When Egypt’s President did not succumb to Western pressures, those countries began to incite the army to intervene to remove the President and overthrow the regime. Many meetings took place between the military generals and a number of Western diplomats, some of whom started preparing the West to accept a military coup.

The masterminds’ plot for this coup was that opponents of the regime should come out in a demonstration, then the President is removed from office, abducted, and kept incommunicado at a secret location.

According to the coup plot, the Constitution was also to be suspended, a temporary president was then to be appointed, and all TV channels that support the President would be shuttered.

The Security forces were to launch a campaign of mass arrests of Muslim Brotherhood leaders as well as leaders of parties that support the President. Needless to say, all these steps of the traitorous plot have indeed been executed.

Immediately, the African Union suspended Egypt’s membership due to the military coup overturning the democratic regime. Meanwhile, unfortunately, American and European Union governments pretended to hesitate, supposedly because they did not know exactly what to call the power-grab in Egypt… a military coup or what?

Those remain apparently undecided, even now after the treasonous defense minister appointed an interim president, suspended the Constitution, committed horrendous massacres in which his forces killed five thousand Egyptian citizens, wounded more than ten thousand, and arrested another ten thousand, imposed a state of emergency and a curfew… amongst many other well-known unspeakable acts of repression and terror.

Now, although the defense ministry has become the authority that orders all other ministries and religious institutions (Al-Azhar and the Church included) as well as the media, instructing them as to what they should be doing, still Western countries claim they do not know that what happened in Egypt is a military coup.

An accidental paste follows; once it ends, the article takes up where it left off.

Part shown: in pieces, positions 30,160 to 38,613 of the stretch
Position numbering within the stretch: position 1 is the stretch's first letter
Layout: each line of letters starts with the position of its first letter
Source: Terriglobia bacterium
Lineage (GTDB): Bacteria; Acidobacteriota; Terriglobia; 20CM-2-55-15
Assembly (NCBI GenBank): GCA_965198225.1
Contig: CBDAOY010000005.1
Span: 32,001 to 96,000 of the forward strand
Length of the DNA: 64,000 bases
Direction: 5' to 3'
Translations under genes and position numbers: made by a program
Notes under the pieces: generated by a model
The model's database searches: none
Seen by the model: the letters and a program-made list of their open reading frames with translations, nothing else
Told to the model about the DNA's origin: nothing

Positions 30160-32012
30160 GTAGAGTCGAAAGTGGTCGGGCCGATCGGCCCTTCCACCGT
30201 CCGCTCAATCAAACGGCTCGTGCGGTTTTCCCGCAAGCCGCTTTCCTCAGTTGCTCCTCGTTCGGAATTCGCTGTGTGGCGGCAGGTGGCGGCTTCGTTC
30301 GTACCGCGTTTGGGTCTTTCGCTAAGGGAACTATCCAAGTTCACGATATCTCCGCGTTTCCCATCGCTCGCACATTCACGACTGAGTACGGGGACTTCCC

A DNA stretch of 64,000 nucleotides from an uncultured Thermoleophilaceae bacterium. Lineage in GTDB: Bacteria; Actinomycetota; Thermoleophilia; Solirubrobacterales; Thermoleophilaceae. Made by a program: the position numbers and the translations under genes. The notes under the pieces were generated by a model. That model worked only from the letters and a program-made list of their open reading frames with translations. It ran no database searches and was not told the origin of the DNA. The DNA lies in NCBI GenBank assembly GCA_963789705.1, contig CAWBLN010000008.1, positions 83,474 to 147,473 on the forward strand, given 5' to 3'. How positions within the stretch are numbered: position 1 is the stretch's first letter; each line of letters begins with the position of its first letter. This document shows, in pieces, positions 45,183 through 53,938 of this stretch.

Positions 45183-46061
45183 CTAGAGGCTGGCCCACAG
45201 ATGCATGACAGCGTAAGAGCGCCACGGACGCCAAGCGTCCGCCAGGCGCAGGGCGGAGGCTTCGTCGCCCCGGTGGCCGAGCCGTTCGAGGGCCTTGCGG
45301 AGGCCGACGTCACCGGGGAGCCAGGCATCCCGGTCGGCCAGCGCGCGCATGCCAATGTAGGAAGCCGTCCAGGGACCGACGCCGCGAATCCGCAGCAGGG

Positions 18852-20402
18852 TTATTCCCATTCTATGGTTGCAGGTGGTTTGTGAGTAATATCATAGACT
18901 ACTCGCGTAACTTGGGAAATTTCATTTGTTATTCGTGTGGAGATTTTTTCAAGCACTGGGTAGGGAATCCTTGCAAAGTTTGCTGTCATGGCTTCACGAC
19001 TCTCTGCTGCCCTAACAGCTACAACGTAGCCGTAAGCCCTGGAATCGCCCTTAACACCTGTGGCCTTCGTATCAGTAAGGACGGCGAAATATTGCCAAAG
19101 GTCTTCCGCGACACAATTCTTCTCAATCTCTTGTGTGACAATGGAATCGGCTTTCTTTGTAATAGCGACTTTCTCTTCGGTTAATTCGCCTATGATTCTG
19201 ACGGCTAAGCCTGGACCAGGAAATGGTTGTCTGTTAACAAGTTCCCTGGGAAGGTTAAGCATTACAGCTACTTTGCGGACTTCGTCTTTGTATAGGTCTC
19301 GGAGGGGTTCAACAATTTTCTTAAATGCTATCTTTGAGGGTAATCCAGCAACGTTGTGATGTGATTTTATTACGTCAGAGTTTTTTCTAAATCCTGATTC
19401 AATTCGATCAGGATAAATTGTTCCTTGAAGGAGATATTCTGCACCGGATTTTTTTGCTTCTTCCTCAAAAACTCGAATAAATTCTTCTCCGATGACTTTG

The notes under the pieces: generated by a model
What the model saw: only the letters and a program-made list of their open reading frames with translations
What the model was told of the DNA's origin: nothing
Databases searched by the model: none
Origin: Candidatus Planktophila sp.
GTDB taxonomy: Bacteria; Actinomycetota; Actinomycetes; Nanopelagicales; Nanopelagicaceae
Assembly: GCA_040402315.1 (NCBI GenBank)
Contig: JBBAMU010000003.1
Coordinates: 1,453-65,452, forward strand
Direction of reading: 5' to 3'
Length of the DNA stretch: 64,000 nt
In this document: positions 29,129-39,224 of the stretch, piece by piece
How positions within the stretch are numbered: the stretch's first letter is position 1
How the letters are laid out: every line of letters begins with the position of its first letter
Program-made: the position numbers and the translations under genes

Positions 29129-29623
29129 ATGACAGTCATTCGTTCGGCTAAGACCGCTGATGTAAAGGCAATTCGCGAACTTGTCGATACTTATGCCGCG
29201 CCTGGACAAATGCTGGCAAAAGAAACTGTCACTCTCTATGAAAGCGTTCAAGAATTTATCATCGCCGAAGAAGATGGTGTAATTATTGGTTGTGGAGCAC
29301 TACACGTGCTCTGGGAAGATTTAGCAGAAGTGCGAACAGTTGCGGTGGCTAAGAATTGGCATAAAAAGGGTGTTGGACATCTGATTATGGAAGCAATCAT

This is the height of hypocrisy, contradicting everything the Western world is traditionally proud of, and proves that Africa is more honest and more committed to high principles than those hypocrites. Amazingly, general public opinion, the media and scientific and research institutions in the West did declare that what happened is a bloody brutal dictatorial military coup.

The strangest thing of all is that the ambassadors of many of these countries and senior officials in the ministries of foreign affairs of these countries came to Egypt in desperate attempts to convince the leaders of the Anti-Coup Pro-Legitimacy National Alliance to stop the nonviolent demonstrations and peaceful protest sit-ins, to accept the new ‘situation’ and to cooperate with the putschist fascists and murderers, in wanton disregard and contempt for all the high principles of democracy and human rights which they were so fervently preaching and of which they so haughty boasted all over the world.

Egyptians still remember the eloquent speech President Obama gave at Cairo University, in which he promised improvement of US relations with the Muslim world, called for commitment to the principles of democracy, and affirmed that the US will support democratic transition. Yet, today the US, and the West at large, is giving up on these principles, turning away from those promises, favoring the repressive dictatorship, and collaborating with the putschist killers.

Can the US and the West still turn around and ask “Why do they hate us”?

If they support the military, can the military install a democratic regime?

Obviously, they support the fascist dictatorship while they preach democracy. This is the very Epitome of hypocrisy.

Egyptians took solid steps on the path of democratization, conducted fair and transparent elections and referendums witnessed by the whole world, chose their President, approved the Constitution and elected the Parliament. All these democratic achievements were suddenly crushed by the military under the treads of tanks.

After all that, can Egyptians have faith in any democratic process? Perhaps they can. But then, any military general can crush the new democratic process, so long as he has the tanks and the guns, and so forth.

No-one should think for one moment that we want the West to stand with or behind us. The truth is that we reject all foreign interference in the affairs of our country. We strive for freedom and independence from all foreign domination.

What we want is for Western governments to take a stance consistent with what the principles they preach, and stop their long established habit of supporting brutal dictatorships, so they would never have to turn around and again ask “why do they hate us”?

The Muslim Brotherhood, Cairo: October 20, 2013